SEPTEMBER 17, 2023

There has been a push for electoral reform across the United States in recent years. One such reform, ranked-choice voting (RCV), has been at the forefront of these discussions. The state of Oregon is set to decide on this very issue with the Oregon Ranked-Choice Voting for Federal and State Elections Measure slated for 2024. But what does this mean for the state, and why is it garnering attention?

At its core, RCV allows voters to rank candidates in order of preference rather than just selecting one. If a candidate receives a majority of the first-choice votes, they win. If not, the candidate with the fewest votes is eliminated, and their votes are redistributed based on the second choices. This process continues until a candidate achieves a majority.

Advocates argue that RCV can lead to more civil campaigns, as candidates are incentivized to appeal to a broader base to gain second or third-choice votes. Additionally, it can reduce the chances of "spoiler" candidates and ensure that the elected candidate has a broader appeal.

However, not everyone is on board. Some conservative groups have expressed concerns about the measure. They argue that the traditional voting system, where the candidate with the most votes wins, is straightforward and has served the country well. Introducing RCV, they say, could complicate the voting process and confuse voters.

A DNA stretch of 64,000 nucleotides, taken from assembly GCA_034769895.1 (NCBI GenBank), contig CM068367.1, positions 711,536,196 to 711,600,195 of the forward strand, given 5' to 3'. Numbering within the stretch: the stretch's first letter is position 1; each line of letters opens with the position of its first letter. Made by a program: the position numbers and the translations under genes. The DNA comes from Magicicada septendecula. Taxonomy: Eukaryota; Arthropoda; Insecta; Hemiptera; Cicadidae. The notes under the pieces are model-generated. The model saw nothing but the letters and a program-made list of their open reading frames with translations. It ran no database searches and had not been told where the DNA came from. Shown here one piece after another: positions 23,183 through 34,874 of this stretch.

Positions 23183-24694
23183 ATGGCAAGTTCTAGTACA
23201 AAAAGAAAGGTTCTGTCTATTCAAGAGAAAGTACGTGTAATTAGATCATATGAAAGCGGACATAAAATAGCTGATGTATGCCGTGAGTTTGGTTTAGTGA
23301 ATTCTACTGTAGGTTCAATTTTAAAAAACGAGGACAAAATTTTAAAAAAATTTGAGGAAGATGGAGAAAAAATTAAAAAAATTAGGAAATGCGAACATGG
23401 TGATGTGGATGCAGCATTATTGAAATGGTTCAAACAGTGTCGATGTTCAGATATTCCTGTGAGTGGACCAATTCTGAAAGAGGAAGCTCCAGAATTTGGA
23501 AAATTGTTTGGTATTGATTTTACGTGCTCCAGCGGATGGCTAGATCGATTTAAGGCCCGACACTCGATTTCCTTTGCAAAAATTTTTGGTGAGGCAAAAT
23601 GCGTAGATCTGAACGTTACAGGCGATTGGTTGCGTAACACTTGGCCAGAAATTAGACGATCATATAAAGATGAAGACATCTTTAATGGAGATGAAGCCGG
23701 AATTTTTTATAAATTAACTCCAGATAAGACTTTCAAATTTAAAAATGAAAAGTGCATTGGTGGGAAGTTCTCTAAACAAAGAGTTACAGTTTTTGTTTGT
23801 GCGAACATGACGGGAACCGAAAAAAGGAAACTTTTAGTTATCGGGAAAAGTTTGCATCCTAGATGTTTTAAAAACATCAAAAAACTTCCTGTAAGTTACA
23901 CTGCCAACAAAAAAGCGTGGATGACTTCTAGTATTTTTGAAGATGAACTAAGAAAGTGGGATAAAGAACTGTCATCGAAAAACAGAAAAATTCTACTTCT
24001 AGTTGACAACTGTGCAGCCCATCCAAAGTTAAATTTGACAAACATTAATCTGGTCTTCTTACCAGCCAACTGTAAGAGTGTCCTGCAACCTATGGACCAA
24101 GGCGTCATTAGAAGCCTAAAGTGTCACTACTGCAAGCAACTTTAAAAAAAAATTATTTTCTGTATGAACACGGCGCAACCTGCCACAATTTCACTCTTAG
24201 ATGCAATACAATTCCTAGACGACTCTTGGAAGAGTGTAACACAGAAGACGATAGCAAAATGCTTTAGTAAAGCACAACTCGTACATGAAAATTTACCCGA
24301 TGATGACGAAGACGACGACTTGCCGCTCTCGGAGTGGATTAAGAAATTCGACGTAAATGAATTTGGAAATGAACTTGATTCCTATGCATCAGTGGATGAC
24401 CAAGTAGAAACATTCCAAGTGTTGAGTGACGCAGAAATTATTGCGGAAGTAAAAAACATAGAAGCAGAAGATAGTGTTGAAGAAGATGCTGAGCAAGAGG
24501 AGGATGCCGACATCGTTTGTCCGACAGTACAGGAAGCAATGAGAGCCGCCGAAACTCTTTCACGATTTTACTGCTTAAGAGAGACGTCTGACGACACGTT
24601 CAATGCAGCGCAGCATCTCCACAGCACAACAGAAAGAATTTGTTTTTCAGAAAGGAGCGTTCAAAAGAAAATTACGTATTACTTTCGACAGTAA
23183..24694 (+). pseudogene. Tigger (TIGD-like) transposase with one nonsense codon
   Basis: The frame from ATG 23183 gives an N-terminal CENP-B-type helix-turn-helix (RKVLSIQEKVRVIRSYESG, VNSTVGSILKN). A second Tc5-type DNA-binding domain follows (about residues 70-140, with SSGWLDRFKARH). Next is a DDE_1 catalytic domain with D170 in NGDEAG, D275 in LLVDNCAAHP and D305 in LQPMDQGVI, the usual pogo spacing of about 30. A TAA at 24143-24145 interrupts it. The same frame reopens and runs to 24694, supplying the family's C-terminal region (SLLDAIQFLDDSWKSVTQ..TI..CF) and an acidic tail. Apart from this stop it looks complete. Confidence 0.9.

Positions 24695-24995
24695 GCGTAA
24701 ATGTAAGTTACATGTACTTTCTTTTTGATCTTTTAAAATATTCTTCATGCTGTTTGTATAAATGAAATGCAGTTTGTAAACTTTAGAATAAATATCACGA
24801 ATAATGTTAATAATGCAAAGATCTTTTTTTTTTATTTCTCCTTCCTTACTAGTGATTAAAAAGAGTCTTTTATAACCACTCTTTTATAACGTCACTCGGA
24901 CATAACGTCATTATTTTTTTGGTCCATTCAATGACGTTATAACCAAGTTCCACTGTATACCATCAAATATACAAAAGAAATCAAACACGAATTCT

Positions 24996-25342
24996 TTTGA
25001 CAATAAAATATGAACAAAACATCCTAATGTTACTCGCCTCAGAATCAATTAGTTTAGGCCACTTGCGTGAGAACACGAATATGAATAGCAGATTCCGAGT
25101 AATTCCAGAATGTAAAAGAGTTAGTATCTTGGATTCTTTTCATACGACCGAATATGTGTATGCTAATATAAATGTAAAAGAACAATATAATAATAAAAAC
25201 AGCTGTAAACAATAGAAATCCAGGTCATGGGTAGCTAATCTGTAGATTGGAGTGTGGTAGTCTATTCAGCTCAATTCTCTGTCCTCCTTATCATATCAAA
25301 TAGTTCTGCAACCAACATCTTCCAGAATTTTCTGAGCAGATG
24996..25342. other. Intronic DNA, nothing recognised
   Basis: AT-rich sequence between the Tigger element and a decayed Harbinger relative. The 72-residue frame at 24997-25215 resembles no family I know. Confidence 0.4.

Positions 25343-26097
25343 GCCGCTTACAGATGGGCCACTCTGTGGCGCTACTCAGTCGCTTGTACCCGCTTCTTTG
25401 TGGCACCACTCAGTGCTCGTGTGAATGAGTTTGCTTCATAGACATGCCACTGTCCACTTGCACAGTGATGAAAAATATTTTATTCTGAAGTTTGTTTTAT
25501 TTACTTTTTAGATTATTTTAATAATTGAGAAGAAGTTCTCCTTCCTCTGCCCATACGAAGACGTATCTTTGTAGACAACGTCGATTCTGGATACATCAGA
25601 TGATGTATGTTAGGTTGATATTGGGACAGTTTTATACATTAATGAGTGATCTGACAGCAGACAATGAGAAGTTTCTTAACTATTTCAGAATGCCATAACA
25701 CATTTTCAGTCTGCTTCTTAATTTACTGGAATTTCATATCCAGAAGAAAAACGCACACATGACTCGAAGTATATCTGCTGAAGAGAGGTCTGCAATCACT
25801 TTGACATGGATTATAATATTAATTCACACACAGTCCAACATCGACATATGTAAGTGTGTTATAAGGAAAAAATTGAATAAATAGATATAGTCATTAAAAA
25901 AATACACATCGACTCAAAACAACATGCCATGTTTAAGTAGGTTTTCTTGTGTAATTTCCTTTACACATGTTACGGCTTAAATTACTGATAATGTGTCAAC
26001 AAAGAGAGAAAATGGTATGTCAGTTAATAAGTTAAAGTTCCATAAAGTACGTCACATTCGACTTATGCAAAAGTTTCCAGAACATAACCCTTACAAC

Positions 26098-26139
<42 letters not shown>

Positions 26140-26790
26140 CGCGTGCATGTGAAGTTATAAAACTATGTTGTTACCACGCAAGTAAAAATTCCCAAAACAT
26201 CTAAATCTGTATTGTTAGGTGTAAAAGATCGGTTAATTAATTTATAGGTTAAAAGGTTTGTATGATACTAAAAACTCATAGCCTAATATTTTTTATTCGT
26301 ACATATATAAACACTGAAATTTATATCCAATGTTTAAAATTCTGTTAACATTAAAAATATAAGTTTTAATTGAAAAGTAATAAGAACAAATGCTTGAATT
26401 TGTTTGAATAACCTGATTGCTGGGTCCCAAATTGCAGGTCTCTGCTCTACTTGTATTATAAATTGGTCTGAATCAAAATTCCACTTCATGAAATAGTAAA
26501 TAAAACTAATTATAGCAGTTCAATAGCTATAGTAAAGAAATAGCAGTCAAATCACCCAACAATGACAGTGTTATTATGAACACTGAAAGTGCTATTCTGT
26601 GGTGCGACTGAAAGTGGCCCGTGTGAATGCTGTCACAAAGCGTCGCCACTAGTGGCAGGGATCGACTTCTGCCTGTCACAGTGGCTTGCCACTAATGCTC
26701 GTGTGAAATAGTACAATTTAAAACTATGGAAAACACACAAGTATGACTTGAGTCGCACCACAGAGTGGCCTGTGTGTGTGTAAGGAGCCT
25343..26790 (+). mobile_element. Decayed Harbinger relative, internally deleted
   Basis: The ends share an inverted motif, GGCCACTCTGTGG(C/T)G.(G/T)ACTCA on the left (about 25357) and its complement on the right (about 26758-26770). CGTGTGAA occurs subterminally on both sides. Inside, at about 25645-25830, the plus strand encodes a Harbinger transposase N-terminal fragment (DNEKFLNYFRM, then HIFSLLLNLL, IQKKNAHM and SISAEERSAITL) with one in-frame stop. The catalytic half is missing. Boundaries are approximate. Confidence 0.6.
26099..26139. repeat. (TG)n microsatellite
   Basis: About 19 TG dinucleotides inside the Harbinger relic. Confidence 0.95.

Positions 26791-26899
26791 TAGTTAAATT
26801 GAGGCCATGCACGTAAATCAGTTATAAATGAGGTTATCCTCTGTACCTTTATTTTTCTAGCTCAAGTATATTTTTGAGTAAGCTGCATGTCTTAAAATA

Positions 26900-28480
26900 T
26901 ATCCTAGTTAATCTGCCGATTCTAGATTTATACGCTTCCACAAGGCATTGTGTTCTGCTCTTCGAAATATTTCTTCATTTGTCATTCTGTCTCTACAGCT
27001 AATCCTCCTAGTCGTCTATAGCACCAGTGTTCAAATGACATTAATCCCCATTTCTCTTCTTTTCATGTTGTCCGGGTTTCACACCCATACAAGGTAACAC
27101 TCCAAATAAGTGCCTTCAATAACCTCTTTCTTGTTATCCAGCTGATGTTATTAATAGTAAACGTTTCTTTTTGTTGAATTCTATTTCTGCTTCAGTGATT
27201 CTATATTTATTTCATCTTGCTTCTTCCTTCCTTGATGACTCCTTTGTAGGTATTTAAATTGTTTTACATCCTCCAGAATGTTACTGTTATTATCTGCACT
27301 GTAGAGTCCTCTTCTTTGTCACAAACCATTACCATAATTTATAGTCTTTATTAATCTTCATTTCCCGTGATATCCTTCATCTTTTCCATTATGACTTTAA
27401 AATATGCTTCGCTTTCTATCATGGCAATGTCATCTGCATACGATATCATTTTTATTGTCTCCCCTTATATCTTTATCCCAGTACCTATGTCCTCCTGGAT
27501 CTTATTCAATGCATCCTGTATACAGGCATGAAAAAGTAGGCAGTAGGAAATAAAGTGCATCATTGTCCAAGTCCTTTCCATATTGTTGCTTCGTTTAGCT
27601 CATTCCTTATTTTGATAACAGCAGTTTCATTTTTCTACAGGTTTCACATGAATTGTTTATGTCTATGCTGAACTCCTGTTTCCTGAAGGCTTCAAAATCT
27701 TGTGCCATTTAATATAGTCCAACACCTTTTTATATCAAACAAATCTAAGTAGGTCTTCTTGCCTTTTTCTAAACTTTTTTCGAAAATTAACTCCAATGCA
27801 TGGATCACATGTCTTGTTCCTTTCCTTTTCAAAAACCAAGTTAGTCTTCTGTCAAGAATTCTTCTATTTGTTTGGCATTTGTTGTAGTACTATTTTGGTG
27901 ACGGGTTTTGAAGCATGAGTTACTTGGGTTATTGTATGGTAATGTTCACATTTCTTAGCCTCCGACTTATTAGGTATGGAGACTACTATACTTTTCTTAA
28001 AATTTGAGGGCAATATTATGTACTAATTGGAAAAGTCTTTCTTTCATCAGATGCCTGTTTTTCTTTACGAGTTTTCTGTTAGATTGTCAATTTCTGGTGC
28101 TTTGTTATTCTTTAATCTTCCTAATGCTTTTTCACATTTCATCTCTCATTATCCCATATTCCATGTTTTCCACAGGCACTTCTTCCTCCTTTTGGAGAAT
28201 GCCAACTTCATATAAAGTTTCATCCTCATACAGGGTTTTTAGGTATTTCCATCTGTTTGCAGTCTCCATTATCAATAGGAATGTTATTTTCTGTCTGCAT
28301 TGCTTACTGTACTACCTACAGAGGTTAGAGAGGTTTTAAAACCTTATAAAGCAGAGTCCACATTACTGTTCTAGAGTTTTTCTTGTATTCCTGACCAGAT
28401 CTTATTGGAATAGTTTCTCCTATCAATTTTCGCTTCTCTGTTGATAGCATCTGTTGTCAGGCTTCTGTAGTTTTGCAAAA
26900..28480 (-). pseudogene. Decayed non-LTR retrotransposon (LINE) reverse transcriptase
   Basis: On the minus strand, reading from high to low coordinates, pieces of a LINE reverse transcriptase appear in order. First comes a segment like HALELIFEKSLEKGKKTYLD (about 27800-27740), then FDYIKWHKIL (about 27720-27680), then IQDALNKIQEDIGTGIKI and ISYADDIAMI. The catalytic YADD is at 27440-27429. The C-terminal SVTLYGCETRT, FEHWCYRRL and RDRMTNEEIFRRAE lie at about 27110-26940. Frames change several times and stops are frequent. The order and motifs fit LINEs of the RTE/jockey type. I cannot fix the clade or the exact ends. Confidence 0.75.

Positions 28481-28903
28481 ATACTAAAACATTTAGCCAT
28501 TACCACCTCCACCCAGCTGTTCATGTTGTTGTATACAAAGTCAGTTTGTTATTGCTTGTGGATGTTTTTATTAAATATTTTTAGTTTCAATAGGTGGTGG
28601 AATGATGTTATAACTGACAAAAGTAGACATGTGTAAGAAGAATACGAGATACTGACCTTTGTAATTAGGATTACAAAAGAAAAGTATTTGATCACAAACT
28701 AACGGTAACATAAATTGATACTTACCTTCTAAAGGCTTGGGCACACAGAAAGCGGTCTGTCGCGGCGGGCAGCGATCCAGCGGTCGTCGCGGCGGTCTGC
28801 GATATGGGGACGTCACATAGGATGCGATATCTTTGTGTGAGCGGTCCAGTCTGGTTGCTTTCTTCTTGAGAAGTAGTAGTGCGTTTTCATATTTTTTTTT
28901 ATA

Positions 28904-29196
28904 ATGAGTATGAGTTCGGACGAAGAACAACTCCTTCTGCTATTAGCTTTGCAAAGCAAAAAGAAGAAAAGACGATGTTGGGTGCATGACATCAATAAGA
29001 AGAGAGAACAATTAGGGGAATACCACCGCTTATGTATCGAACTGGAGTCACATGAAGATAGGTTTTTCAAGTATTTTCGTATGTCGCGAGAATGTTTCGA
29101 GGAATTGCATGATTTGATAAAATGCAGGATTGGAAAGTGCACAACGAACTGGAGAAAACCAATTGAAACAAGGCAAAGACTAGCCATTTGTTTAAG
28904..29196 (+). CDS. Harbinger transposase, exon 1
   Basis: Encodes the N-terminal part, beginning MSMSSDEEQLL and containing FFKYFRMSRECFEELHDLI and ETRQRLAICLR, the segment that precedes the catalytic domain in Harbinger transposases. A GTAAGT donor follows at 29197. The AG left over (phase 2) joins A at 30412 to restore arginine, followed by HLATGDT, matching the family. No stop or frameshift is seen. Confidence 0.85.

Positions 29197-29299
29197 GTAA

One can argue that RCV, by ensuring that elected officials have broader support, can lead to a more inclusive political system. Such a system might better represent the diverse voices and concerns of all Oregonians.

The implications of the Oregon measure extend beyond the state. If passed, it could set a precedent for other states to follow. The push for RCV is part of a broader movement to make the U.S. electoral system more democratic and representative. Other states, like Maine, have already adopted RCV for certain elections, and its success or failure in Oregon could influence the national conversation.

As 2024 approaches, the debate around the Oregon Ranked-Choice Voting Measure is sure to intensify. Both sides present valid arguments. Advocates believe it's a step towards a more democratic and representative electoral system, while opponents fear it could complicate the voting process. Whatever the outcome, the measure represents a significant moment in Oregon's political history and could have ramifications for the entire country.

Oregonians, and indeed all Americans, will be watching closely. The decision could shape the future of electoral politics in the U.S., making the 2024 vote a pivotal moment in the nation's democratic journey.


  • Oregon is voting on Ranked-Choice Voting. If it passes, they will start using it in 2028.

  • More detail on Progress for America here.

  • Register and vote early where possible.